"(a) In any action the defendant or any additional defendant may, as the joining party, join as an additional defendant any person whether or not a party to the action who may be alone liable or liable over to him on the cause of action declared upon by the plaintiff or jointly or severally liable thereon with him, or who may be liable to the joining party on any cause of action which he may have against the joined party arising out of the transaction or occurrence or series of transactions or occurrences upon which the plaintiff's cause of action is based.
(d) If the person sought to be joined is a party, the joining party shall, without moving for severance or the filing of a praecipe for a writ or a complaint, assert in his answer as new matter that such party is alone liable to the plaintiff or liable over to the joining party or jointly or severally liable to the plaintiff or liable to the joining party directly setting forth the ground therefor. The case shall proceed thereafter as if such party had been joined by a writ or a complaint." (Emphasis supplied.)
The above rule permits a defendant in New Matter to file a complaint against another party "on any cause of action . . . arising out of the transaction or occurrence or series of transactions or occurrences upon which the plaintiff's cause of action is based." In this case there is no doubt that the appellants' New Matter complaint against the other defendants fell within the scope of the above rule. The appellants' New Matter complaint alleged almost identical facts and made practically identical claims as were contained in plaintiffs' original complaint. Plaintiffs' complaint arose out of the changed water drainage course resulting from construction
[ 463 Pa. Page 392]
of the Merit Drug Store. Appellants' New Matter complaint contained identical allegations. Plaintiffs' original complaint claimed water damage and soil erosion as a result of the newly created artificial water course. Appellants' New Matter complaint said the same thing.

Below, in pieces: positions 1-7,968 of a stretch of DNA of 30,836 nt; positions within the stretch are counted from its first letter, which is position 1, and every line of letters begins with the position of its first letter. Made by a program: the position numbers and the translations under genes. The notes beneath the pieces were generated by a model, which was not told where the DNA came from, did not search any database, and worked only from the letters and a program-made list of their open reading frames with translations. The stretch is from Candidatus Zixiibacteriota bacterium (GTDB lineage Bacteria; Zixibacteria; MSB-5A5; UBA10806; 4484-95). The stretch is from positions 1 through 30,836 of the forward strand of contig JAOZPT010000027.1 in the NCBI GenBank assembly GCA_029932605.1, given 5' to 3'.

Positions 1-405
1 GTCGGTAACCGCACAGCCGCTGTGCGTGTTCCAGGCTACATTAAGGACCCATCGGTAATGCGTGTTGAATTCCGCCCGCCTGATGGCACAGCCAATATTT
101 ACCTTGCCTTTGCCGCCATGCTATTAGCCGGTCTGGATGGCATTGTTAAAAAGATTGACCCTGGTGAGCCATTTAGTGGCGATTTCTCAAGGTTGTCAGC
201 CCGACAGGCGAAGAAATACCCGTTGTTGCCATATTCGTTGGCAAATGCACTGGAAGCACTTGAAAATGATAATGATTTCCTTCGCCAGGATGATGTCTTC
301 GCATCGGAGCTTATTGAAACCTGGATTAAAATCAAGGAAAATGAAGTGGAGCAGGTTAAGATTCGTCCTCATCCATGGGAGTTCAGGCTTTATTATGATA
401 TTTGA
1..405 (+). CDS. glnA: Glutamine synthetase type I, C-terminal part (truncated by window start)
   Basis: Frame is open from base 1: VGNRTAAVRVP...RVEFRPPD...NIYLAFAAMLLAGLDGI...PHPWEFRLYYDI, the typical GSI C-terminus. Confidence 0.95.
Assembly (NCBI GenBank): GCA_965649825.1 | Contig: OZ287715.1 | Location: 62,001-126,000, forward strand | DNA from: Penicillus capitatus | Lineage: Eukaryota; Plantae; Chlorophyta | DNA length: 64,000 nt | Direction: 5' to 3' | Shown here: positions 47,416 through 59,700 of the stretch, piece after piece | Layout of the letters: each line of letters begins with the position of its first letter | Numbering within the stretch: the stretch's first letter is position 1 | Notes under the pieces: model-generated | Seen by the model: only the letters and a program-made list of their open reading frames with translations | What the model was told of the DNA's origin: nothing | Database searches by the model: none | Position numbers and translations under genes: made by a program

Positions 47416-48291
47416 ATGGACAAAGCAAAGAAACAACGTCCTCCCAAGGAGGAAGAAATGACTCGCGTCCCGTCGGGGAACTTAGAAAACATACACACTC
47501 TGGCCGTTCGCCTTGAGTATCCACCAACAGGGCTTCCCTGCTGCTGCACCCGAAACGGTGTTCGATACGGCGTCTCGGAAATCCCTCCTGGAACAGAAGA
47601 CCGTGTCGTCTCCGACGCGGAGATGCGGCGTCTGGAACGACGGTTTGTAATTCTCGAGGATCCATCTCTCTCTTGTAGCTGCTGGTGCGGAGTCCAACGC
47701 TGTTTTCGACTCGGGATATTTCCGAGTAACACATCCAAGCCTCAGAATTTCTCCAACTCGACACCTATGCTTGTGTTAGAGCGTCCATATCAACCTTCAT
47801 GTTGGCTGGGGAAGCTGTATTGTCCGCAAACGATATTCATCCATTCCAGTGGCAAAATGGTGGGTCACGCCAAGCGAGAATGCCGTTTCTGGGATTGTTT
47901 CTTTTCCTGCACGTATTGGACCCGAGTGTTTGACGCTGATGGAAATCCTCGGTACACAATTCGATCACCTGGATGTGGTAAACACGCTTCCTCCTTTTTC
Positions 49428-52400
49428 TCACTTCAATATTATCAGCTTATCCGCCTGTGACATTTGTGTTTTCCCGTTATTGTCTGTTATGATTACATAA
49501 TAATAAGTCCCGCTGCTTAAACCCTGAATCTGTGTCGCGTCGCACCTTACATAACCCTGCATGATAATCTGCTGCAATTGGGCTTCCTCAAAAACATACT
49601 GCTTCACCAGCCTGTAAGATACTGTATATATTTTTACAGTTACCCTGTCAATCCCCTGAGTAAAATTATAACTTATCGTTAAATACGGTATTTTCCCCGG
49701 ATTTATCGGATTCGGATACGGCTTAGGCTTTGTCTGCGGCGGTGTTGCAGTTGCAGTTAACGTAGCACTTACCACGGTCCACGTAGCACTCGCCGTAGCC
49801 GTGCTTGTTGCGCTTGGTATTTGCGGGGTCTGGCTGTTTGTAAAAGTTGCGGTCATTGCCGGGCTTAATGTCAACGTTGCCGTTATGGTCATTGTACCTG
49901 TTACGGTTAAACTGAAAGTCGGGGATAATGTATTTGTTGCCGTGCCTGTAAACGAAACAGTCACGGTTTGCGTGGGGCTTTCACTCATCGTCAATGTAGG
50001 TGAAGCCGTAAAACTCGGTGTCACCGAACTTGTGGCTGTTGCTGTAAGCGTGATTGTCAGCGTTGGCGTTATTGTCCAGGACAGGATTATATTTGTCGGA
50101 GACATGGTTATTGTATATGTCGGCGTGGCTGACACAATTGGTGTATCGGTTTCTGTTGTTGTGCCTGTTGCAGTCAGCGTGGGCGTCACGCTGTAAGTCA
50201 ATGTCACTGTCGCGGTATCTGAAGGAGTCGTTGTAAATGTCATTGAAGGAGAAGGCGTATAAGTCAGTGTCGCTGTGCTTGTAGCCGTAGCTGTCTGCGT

The appellees argue that the trial court properly dismissed appellants' New Matter complaint against all defendants because that complaint introduced an "element of complexity" which would make the determination of plaintiffs' rights in the law suit more difficult. We cannot accept that argument. Any case becomes more complex as parties are added or as additional causes of action are brought together in the same law suit. ". . . Rule 2252(a) should be given a broad interpretation." Snoparsky v. Baer, 439 Pa. 140, 146, 266 A.2d 707, 710 (1970). "'[T]he general plan of joinder procedure is to adjudicate all rights growing out of a certain factual background.' 3 Goodrich-Amram, Sec. 2255(d)-9, p. 107; see also the discussion at Sec. 2252(a)-5 and 6." Incollingo v. Ewing, 444 Pa. 263, 290, 282 A.2d 206, 221 (1971). The very purpose of Rule 2252 was to permit the bringing together into a single law suit causes of action "arising out of the transaction or occurrence or series of transactions or occurrences upon which the plaintiff's cause of action is based." That is exactly what the appellants should have been permitted to do in this case; the trial court improperly dismissed the appellants' New Matter complaint.
Decree reversed. Costs on the appellee.
© 1998 VersusLaw Inc.